In about 1999 or so, my brother bought an eMachines computer to replace the aging old PC I had then. This newer computer had Windows 98, 32 MB of RAM, about a 233 MHz processor, and a 56 kbps dialup modem. That meant I would be able to enjoy using the Internet at faster speeds and try out more intense programs. There was a time when my brother and I used to try to connect to the Internet through the University of Houston's dialup system. There were two packages- one allowing you to connect for 30 minutes, and another to connect you for 4 hours. The 4-hour one would take longer since more people wanted to stay on for much longer. When the remnants of Tropical Storm Allison hit Houston in 2001, UH was all flooded and everything. So I was unable to get onto the Internet for about two weeks or so. It was still great to jump back online and enjoy everything. That even included a time in 2002 when I first introduced myself to Japanese pop music. I was listening to a service called Live365. I hated Live365 because it took so long to refresh everything. Then with a program called WinAmp, I came across an Internet stream called Japan-a-Radio. That got me even more into JPOP, and I was enjoying it without having to deal with the browser-based Live365. Besides this, I even had the opportunity to use computers at my community college to download material for games that would take ages for me to download at home. I used Netscape as my powerful browser for the most part. Most important in using Netscape was in the ability to make a Bookmarks file that was essentially an HTML file full of links.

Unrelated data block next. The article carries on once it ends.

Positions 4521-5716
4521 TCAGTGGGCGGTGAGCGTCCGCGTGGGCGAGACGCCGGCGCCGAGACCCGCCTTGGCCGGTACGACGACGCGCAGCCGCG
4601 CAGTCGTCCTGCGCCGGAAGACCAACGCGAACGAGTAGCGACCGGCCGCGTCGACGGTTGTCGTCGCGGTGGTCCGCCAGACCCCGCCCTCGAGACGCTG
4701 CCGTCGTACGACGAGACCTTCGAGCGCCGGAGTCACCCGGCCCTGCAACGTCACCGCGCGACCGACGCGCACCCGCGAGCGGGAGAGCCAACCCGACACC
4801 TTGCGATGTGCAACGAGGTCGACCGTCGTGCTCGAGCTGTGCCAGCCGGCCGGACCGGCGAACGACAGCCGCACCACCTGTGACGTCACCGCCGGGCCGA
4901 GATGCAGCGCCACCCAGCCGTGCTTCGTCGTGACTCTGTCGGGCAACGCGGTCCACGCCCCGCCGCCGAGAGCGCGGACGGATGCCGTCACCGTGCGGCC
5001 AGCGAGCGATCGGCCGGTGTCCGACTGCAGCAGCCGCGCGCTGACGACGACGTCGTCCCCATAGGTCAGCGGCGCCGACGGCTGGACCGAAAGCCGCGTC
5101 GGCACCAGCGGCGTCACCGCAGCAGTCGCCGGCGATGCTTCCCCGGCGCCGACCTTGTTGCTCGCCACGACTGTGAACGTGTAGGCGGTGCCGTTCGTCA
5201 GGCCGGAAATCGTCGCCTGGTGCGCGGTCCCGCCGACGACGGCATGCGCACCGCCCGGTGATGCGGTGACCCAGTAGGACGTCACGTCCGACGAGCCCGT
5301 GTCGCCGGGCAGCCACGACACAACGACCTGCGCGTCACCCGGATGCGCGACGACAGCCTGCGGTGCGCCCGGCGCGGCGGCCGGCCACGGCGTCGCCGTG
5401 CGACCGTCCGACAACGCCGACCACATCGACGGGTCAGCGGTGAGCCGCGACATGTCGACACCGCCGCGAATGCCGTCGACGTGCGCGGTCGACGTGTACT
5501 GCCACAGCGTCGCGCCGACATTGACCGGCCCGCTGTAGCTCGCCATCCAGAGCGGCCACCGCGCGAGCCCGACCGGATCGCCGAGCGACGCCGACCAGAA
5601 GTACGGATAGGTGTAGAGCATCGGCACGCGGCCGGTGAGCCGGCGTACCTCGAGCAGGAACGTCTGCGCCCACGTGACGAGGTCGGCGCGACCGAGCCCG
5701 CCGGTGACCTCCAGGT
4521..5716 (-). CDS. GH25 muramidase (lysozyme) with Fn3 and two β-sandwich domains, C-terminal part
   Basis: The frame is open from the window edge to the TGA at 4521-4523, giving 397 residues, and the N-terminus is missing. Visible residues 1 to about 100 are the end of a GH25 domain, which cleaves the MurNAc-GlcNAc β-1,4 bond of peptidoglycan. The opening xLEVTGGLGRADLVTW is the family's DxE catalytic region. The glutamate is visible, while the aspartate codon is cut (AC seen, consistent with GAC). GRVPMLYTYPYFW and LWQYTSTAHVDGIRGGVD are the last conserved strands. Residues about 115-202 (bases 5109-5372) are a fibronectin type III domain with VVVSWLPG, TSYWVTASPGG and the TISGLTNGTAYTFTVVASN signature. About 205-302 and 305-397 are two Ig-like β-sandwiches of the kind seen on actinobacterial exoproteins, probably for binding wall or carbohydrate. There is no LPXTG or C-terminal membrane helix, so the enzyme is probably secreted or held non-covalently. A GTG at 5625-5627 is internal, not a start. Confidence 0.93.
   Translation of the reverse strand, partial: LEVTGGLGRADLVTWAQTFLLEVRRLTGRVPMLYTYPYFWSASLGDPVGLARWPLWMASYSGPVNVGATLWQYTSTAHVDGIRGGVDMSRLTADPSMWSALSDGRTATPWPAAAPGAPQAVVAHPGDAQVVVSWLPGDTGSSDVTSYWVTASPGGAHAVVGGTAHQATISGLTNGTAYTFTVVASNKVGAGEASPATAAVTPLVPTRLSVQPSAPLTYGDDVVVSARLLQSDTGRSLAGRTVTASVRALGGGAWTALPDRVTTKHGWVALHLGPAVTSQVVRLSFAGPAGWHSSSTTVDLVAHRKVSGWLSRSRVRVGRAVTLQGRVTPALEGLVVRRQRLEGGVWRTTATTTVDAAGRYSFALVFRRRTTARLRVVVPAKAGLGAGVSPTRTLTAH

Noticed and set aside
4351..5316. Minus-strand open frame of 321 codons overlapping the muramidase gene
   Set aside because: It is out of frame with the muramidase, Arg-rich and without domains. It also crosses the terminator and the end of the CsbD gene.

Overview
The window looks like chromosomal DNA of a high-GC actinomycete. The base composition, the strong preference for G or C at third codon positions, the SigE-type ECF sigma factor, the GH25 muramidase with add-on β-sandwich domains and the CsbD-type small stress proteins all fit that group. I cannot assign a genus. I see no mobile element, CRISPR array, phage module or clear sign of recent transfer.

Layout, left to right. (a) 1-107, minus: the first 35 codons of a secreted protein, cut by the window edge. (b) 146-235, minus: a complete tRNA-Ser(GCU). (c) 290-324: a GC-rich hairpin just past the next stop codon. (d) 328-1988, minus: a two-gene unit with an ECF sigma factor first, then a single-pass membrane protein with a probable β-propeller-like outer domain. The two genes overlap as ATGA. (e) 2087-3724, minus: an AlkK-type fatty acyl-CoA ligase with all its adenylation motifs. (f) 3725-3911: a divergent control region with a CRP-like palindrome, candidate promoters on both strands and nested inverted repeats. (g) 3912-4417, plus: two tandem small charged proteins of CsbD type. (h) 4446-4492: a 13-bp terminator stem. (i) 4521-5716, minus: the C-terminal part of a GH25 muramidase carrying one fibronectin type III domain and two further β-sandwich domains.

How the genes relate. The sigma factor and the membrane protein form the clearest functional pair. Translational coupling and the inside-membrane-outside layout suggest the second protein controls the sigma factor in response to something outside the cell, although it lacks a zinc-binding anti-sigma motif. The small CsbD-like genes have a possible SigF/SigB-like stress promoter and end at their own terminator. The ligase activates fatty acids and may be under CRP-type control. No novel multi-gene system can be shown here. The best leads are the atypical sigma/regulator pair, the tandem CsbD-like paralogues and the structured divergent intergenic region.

Let's now fast forward to about 2005. I was absolutely surprised when I got a brand-new computer for Christmas. It was an HP computer with Windows XP. It also had about 381 MB of RAM, (I forget its processor speed), and a 56K dialup modem. I used the dialup for a good amount of time. This was also when I got my first bit of social media involvement. I began using services like Hi5 and Friendster because I was skeptical about joining Myspace considering all the news reports of people doing bad on Myspace. I then eventually got tired of Hi5 and Friendster and eventually did join Myspace. It was Myspace where I got to get involved with setting up blog posts through Myspace. Maybe Myspace blogging would fuel a future interest. Hmm... Then some time later, I would join a rival budding social media platform called Facebook in about October 2007. Playing a game like rFactor, some mods for that game couldn't be downloaded in a short amount of time. So I used the fast online access at my community college to download mods better. I also used their PCs to load Myspace pages faster. I had a basic-looking Myspace profile so I could view everything properly at home on dialup. I later got around to a few unique new layout then. I was finding myself using Mozilla Firefox and Opera. Of course, this was before Opera mostly became Chrome or became mostly Chrome-based. I even still have a copy of Opera 12.